Eighth, setting prices is a policy matter when it comes to the .COM Registry. If ICANN intended to adopt such a radical policy of permitting Verisign to set its own prices, that is a matter for stakeholders to determine, and there has never been any such policy development nor agreement amongst stakeholders.

Ninth, to the extent that ICANN took a hands-off approach to pricing when it came to new gTLDs, that is an entirely different situation than with legacy registries. New gTLDs were, for better or worse, 'bought and paid for' by new gTLD applicants who were determined as a matter of consensus policy, to be able to charge what they wanted. But as we have seen with the .Org Fiasco, when it comes to long-established legacy TLDs, stakeholders and registrants in particular want price stability and certainty. They want prices that are as low as possible while maintaining reliable DNS services.

Lastly, fair, stable, and certain pricing when it comes to legacy TLDs, is a core mission of ICANN despite what you may have been told or have come to believe. In ICANN's Announcement regarding the Proposed Amendment, ICANN expressly acknowledged, in the very same statement wherein ICANN stated that "it is not a price regulator", that "pricing certainty [will be achieved] by limiting the potential maximum wholesale price for .COM domain names". ICANN goes on to state, "the .COM TLD is an important part of global commerce, making its continued secure, stable and resilient operation a top priority for both ICANN and Verisign". Accordingly, by its own admission, ICANN itself implicitly acknowledges that it has a crucial role to play in maintaining stable pricing in order to ensure .COM's important place in the public interest.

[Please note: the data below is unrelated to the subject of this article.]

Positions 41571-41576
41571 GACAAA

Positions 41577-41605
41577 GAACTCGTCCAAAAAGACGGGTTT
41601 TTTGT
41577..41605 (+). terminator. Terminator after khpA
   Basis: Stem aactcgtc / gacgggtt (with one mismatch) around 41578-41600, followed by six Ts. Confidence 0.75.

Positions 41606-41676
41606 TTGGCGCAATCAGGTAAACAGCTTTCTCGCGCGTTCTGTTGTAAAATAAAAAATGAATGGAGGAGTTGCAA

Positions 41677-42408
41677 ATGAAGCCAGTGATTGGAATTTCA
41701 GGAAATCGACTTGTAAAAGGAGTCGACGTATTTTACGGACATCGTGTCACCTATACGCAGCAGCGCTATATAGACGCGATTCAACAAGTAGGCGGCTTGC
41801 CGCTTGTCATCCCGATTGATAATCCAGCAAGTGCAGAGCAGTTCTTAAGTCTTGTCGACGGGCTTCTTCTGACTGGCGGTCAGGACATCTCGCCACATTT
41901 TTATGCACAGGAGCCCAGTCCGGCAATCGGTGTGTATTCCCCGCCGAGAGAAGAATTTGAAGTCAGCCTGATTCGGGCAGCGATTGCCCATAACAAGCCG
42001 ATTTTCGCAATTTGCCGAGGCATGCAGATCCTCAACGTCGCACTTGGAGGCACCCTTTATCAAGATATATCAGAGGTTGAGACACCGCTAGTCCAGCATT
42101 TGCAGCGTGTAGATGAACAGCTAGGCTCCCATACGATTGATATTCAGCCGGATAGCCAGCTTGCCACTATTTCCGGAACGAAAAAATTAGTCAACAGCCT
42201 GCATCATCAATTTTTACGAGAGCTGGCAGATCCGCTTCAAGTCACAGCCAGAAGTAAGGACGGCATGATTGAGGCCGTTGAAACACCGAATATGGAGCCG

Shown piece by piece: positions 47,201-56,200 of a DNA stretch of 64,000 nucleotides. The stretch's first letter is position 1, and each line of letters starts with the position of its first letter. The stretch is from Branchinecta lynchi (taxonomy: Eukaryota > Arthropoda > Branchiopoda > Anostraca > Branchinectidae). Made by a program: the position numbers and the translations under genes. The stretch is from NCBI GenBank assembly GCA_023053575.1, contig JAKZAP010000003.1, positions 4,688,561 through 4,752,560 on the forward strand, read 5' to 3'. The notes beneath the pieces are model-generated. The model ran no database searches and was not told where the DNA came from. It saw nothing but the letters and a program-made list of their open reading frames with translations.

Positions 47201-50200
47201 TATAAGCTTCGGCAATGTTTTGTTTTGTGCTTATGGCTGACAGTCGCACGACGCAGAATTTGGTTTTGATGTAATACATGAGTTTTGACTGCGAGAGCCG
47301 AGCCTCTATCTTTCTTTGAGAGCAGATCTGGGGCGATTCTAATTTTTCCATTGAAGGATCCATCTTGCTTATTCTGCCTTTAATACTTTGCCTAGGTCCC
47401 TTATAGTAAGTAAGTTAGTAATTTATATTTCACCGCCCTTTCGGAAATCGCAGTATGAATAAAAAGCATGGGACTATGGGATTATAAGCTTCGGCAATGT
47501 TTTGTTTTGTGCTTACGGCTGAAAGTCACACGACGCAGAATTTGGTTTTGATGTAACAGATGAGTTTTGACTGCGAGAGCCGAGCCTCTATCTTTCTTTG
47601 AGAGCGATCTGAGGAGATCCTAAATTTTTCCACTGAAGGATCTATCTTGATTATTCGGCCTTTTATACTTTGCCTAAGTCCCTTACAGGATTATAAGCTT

Yours truly,

"Zak Muscovitch"
Zak A. Muscovitch


[1] See: NTIA Statement on Amendment 35 (https://www.ntia.doc.gov/press-release/2018/ntia-statement-amendment-35-cooperative-agreement-verisign)

[2] See; https://www.theregister.co.uk/2018/11/02/dotcom_domains_pricing/

[3] Ibid.

[4] See https://www.icann.org/public-comments/com-amendment-3-2020-01-03-en